Why does the immune system appear preferentially to target the stress proteins of infectious pathogens? Several possible reasons that are not mutually exclusive have been suggested (38,40,41). The stress proteins represent a relatively abundant set of proteins within the invading pathogen, and, therefore, on a purely statistical basis, the immune system may be more likely to recognize these "foreign" proteins rather than a less abundant one. In this regard, it also has been reported that infection not only induces a stress response in the host but also in the invading pathogen (thereby increasing the levels of "pathogenic stress proteins") (48). Alternatively, faced with a vast number of potential pathogens, the immune system may have simplified the problem of detection by taking advantage of the fact that stress proteins are essential components of any organism (i.e., most of the genes encoding the stress proteins are essential for growth) and they exhibit a high degree of homology. For example, recognizing genus-specific GroEL may have enabled the immune system to strike a balance between the need for sensitivity (i.e., the ability quickly to recognize the presence of a pathogen) and the need for specificity (i.e., responding only to pathogenic bacteria as opposed to normal commensal flora such as exists within the intestines). Similarly, by preferentially recognizing parasitic hsp 70, the immune system can distinguish between a bacterial versus a fungal infection.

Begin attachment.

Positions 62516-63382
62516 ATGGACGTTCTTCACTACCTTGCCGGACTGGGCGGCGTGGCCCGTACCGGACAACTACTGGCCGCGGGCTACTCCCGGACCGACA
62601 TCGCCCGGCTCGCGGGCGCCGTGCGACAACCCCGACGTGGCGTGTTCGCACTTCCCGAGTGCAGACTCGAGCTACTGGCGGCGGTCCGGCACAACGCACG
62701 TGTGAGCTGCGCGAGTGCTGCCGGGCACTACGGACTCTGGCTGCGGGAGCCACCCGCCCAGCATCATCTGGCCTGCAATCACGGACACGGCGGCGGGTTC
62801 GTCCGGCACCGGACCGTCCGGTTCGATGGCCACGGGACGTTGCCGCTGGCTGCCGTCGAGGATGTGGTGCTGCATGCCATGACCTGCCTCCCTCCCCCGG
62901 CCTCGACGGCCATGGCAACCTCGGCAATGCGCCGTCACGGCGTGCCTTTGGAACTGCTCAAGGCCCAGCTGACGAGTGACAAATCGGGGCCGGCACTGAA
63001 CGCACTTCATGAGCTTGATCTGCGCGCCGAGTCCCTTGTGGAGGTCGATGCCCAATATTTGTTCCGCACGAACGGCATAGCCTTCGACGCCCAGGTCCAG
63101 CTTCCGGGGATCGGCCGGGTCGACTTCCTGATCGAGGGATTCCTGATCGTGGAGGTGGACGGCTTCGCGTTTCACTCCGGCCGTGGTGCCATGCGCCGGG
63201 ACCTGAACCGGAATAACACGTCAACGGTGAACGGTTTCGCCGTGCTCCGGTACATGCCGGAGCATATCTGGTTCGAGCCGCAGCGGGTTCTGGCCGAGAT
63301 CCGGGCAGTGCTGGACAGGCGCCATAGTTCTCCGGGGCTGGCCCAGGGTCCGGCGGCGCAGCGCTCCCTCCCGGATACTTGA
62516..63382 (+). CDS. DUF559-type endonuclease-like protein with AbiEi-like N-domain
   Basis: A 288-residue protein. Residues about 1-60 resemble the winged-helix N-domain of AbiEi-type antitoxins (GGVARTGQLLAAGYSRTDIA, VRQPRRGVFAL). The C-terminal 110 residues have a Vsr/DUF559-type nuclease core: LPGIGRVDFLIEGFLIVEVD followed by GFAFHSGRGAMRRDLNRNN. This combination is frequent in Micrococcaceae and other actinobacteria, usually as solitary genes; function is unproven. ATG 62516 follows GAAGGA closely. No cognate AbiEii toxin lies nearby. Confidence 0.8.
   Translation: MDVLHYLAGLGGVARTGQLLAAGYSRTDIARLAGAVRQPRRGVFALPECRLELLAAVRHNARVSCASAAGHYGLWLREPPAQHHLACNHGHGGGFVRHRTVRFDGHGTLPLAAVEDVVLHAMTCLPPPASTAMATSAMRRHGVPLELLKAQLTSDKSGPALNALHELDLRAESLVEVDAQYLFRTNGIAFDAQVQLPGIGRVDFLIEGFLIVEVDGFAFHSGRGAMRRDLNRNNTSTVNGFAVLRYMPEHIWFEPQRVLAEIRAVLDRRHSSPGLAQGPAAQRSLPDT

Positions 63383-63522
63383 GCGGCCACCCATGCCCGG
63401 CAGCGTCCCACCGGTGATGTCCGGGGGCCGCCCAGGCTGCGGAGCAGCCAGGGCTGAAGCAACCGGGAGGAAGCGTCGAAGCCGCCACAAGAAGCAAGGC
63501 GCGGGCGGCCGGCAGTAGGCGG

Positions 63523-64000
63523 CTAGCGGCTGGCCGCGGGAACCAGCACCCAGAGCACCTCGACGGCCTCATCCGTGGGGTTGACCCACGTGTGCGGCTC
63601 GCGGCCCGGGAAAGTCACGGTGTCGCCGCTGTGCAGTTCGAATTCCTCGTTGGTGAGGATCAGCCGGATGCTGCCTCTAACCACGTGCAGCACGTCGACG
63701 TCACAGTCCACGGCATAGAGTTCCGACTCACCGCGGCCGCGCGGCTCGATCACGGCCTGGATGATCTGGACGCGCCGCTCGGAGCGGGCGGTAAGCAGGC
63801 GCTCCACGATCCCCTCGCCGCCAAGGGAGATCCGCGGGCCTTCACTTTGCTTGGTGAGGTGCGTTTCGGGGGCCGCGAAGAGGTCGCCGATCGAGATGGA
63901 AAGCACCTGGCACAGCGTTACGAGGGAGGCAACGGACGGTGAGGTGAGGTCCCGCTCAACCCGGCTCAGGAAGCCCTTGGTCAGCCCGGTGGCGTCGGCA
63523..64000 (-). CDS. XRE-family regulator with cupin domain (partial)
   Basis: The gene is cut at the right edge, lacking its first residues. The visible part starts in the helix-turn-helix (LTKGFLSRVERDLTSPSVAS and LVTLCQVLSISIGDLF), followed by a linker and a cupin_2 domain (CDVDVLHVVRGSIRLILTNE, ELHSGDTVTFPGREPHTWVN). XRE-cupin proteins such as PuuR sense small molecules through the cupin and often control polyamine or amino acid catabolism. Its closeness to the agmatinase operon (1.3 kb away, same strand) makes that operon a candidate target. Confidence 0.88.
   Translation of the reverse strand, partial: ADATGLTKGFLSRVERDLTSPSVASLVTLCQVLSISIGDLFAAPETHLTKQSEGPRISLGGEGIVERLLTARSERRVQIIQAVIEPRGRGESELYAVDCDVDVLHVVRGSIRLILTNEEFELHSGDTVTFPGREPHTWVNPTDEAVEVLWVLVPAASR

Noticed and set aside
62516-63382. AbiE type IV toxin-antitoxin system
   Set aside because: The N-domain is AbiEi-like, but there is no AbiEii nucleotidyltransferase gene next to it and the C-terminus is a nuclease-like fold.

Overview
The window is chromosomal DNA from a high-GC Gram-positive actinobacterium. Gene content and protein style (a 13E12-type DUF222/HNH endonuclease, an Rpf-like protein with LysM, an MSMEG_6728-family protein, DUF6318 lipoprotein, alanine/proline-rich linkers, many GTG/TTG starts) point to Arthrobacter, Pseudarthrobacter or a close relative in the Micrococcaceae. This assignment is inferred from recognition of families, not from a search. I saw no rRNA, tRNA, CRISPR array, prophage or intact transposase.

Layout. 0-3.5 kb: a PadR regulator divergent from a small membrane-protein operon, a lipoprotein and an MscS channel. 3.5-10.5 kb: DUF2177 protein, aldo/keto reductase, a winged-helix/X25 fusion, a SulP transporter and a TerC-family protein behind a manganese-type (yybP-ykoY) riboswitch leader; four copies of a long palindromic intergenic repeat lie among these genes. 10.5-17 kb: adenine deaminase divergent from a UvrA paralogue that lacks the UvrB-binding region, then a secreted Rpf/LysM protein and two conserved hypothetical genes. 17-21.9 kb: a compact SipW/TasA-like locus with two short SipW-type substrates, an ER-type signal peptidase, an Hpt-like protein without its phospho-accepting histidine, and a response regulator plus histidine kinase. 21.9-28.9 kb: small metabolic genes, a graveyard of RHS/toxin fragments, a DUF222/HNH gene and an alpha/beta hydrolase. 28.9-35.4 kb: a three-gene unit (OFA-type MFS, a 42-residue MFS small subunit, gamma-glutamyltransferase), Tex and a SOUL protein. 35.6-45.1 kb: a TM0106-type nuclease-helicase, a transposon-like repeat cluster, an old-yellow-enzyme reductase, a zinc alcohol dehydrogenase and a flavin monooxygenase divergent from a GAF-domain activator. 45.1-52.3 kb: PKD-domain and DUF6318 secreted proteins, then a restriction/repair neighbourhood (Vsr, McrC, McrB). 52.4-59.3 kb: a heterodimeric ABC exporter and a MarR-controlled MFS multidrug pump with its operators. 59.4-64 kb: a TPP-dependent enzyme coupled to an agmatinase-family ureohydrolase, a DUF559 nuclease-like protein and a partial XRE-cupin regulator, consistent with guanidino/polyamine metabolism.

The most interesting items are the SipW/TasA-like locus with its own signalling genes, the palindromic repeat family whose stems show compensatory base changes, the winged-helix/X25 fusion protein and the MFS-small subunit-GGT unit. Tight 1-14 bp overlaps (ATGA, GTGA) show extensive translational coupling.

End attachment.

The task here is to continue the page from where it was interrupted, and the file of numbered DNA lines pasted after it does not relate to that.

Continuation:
The association of a protective humoral response against pathogen stress proteins lies at the crux of an apparent conundrum. Stress proteins have not been characterized as being localized to the cell surface or as being secreted. How then does the humoral response confer protection? One mechanism could be the earlier described antibody-dependent cell cytolysis of hepatocytes infected with P. falciparum which present the pathogen's hps 70 on the surface of the infected cell. Yet, many bacterial and parasitic pathogens produce their deleterious effects without ever entering host cells. One intriguing study suggested that GroEL from iSalmonella typhimurium mediated binding of the bacterium to intestinal mucus (49). Although GroEL appeared to be secreted, it apparently was also present on the cell surface. Interestingly, antibodies against GroEL blocked Salmonella aggregation on the intestinal mucus. No biochemical evidence was presented demonstrating a direct interaction between GroEL and the previously identified 15-kDa glycoprotein component of intestinal mucus that mediated binding of S. typhimurium. Nevertheless, this report suggests that GroEL, by a change in its locale to the cell surface and/or its secretion, may act as a "virulence factor" in 5. typhimurium infection. Other pathogens may have evolved similar mechanisms of infection which may account for the observation that the humoral immune response to stress proteins has been associated with protection. Indeed, chlamydial DnaK has been observed on the surface of elementary bodies, although its function at this site is unclear (43). As mentioned earlier, antibodies against chlamydial DnaK were associated with protection from the disease.